As our health-care system struggles in the face of massive changes stemming from technological advances, political changes and increasingly complex health and social issues, it is vital that we work to advance the science of KT. As MSFHR’s President & CEO, Dr. Bev Holmes and colleagues argue, observing how change happens can help us determine how to manage it, and close the gap between research and its implementation.

Conversations about change, institutional contexts and culture featured strongly in the development of our new Implementation Science Team (IST) Program, which will support teams of researchers and research users studying what interventions work within the health system and why, and how these interventions can be implemented, adapted to other settings, or scaled-up across regions. The overall goal of the IST Program is to advance the science of implementation so that we can understand more about the theories, strategies and models that work when putting evidence into practice and policy.

In the two years of careful program development, we consulted heavily with implementation science experts, health decision-makers and researchers. What we learnt went far beyond the IST Program, and highlighted some important parallels between implementation of research evidence and the role of the research funder.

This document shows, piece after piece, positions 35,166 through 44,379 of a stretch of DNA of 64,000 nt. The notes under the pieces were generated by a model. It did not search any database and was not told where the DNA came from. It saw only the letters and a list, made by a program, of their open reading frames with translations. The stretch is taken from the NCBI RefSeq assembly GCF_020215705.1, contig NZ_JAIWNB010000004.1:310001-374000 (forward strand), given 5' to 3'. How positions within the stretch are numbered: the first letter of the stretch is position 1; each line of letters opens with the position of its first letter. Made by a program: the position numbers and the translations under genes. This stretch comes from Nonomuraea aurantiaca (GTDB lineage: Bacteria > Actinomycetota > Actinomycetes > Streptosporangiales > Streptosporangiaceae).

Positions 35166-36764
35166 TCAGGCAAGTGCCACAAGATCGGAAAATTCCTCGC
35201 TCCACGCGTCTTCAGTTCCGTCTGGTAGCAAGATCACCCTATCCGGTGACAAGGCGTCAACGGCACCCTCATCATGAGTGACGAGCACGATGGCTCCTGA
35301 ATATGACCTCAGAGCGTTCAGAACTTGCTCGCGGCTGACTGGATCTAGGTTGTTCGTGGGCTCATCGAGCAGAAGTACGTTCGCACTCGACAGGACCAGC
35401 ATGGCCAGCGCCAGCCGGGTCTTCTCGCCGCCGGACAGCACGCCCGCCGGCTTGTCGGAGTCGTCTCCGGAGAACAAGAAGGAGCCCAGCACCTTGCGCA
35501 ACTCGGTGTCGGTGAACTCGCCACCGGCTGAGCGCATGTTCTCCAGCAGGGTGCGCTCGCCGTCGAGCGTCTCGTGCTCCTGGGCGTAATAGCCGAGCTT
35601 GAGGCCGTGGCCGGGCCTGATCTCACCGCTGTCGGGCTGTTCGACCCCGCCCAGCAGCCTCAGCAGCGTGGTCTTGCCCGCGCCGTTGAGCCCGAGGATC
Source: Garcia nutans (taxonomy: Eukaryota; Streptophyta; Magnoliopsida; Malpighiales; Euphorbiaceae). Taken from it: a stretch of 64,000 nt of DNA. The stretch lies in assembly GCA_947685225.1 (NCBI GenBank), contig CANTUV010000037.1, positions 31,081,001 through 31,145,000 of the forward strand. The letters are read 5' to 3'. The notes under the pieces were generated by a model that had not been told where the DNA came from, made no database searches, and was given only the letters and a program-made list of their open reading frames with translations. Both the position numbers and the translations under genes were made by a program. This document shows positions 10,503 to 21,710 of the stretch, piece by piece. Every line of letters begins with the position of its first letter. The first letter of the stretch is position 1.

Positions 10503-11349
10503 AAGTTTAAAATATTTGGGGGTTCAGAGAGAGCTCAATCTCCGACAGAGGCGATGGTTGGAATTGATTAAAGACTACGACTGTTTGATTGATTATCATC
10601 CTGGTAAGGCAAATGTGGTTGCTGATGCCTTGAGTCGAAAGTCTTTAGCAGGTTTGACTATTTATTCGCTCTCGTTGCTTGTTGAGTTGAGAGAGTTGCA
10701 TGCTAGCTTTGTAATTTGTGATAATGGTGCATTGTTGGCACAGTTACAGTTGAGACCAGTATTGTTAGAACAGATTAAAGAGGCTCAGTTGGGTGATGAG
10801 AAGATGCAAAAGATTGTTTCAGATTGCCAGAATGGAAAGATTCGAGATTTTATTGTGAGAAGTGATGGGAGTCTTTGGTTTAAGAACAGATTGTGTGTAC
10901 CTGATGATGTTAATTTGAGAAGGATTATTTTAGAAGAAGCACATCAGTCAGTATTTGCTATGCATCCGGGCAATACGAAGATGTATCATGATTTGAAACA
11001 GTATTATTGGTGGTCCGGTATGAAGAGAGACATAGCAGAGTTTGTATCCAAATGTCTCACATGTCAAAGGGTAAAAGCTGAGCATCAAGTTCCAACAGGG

It’s not interventions that create change, it’s the people

The implementation of evidence is a social change project. No successful social change has happened by simply pushing out data or information, no matter how relevant. At the serious risk of over simplifying, social change occurs when the communities are engaged, when people are deeply convinced of the way forward and positive outcomes outweigh the burden and inconvenience. While some health-centred social change projects have been large in scale — such as the anti-smoking or vaccination campaigns —others have a quieter, more iterative impact. Communities may be health-care teams or groups of patients or in some cases, entire countries. Nevertheless, the key principles are the same and apply to our work as a responsive research funder.